Farmland Values Edge Downward in Midwest and Plains


By Chuck Abbott, Successful Farming - 11/13/2017


The Kansas City Federal Reserve Bank says the prolonged decline in farm income pushed farmland values lower in the central and northern Plains, “but at a modest pace” of 3 percent for non-irrigated land during the summer. The Chicago Federal Reserve Bank said land values, although relatively stable for the past year, fell 1 percent during the summer.


“Although the magnitude of recent declines have yet to approach the magnitude of the 1980s, the duration of recent declines has yet to approach that of the 1980s,” said the Kansas City Fed in a quarterly report. High inflation and an agricultural recession sapped the farm sector in the mid-1980s. Land values began to decline earlier this decade following the collapse of the commodity boom. “For the 13th consecutive quarter, a majority of bankers reported that farm income was lower than than a year ago but the the pace of the decline was less significant than in recent quarters.”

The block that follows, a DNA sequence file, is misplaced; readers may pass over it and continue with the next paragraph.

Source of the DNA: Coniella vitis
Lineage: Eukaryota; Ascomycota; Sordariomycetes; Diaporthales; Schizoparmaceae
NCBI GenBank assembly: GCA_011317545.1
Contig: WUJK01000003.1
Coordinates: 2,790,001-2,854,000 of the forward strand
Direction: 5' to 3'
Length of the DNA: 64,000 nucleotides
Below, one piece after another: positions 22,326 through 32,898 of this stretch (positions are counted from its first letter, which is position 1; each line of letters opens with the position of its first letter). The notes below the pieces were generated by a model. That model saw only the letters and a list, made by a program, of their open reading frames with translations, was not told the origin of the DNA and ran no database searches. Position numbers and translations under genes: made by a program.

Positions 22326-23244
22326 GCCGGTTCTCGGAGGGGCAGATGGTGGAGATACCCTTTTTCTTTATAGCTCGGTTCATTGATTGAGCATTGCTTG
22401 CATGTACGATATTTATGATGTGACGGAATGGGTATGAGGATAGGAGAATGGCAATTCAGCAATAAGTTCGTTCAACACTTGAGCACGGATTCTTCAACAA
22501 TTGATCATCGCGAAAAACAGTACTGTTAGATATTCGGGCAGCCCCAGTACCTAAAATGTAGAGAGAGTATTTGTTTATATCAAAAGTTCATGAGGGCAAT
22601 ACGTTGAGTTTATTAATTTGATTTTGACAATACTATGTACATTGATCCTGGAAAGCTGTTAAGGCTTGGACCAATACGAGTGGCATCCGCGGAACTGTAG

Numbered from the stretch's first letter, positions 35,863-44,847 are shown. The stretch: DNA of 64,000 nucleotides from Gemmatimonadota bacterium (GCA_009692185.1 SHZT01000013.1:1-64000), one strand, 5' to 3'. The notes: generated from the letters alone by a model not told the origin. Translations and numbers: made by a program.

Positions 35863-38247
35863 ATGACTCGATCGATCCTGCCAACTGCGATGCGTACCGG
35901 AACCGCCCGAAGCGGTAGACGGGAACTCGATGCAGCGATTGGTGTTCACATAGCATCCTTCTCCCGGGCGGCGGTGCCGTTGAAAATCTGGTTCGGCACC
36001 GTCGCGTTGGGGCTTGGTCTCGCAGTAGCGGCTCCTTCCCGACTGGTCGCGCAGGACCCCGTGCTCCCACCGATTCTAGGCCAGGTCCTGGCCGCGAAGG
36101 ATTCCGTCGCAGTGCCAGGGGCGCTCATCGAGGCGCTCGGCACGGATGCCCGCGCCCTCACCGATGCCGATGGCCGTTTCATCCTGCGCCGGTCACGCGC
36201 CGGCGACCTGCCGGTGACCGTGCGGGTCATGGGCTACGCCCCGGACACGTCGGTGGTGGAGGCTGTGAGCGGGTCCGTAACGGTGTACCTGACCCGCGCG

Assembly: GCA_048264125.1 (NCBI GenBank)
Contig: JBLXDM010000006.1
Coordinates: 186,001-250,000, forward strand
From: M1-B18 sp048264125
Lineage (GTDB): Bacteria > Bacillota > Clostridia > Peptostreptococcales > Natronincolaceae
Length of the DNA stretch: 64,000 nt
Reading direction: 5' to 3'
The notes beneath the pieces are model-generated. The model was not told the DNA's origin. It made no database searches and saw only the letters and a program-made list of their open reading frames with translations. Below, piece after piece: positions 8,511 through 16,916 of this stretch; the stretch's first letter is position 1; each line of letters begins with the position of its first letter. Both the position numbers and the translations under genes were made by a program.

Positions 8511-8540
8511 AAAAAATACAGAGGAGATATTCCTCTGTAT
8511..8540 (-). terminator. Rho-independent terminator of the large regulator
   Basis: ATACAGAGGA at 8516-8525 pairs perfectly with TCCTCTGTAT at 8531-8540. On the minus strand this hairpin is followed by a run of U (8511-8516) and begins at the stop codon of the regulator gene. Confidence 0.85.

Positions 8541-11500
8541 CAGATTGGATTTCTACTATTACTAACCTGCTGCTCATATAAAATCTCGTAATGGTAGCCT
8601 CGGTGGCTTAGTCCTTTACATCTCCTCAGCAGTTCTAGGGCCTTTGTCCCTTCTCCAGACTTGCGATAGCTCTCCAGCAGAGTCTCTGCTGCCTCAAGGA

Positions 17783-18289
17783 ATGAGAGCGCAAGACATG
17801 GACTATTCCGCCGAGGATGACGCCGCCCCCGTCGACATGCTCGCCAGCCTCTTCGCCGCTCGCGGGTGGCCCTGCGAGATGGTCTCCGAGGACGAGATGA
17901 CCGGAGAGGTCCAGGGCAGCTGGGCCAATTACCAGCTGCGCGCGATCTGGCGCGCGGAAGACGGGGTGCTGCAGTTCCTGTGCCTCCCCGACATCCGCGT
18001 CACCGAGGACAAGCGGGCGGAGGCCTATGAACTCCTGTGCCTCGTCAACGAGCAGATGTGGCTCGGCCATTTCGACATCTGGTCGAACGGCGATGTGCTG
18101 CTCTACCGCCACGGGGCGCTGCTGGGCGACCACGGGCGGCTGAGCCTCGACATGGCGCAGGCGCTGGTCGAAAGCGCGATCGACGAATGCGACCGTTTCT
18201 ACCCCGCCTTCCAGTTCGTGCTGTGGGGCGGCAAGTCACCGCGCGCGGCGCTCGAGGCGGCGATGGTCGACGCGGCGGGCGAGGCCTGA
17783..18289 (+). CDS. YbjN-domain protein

The Chicago Fed said Midwestern farmland values fluctuated between a 1-percent decline and a 1-percent gain for the past four quarters. “Such relative stability … had not occurred in the district since 1970s.” Ag bankers generally expect farmland values to be stable in the closing months of 2017.


“Both crop and livestock net cash earnings are expected...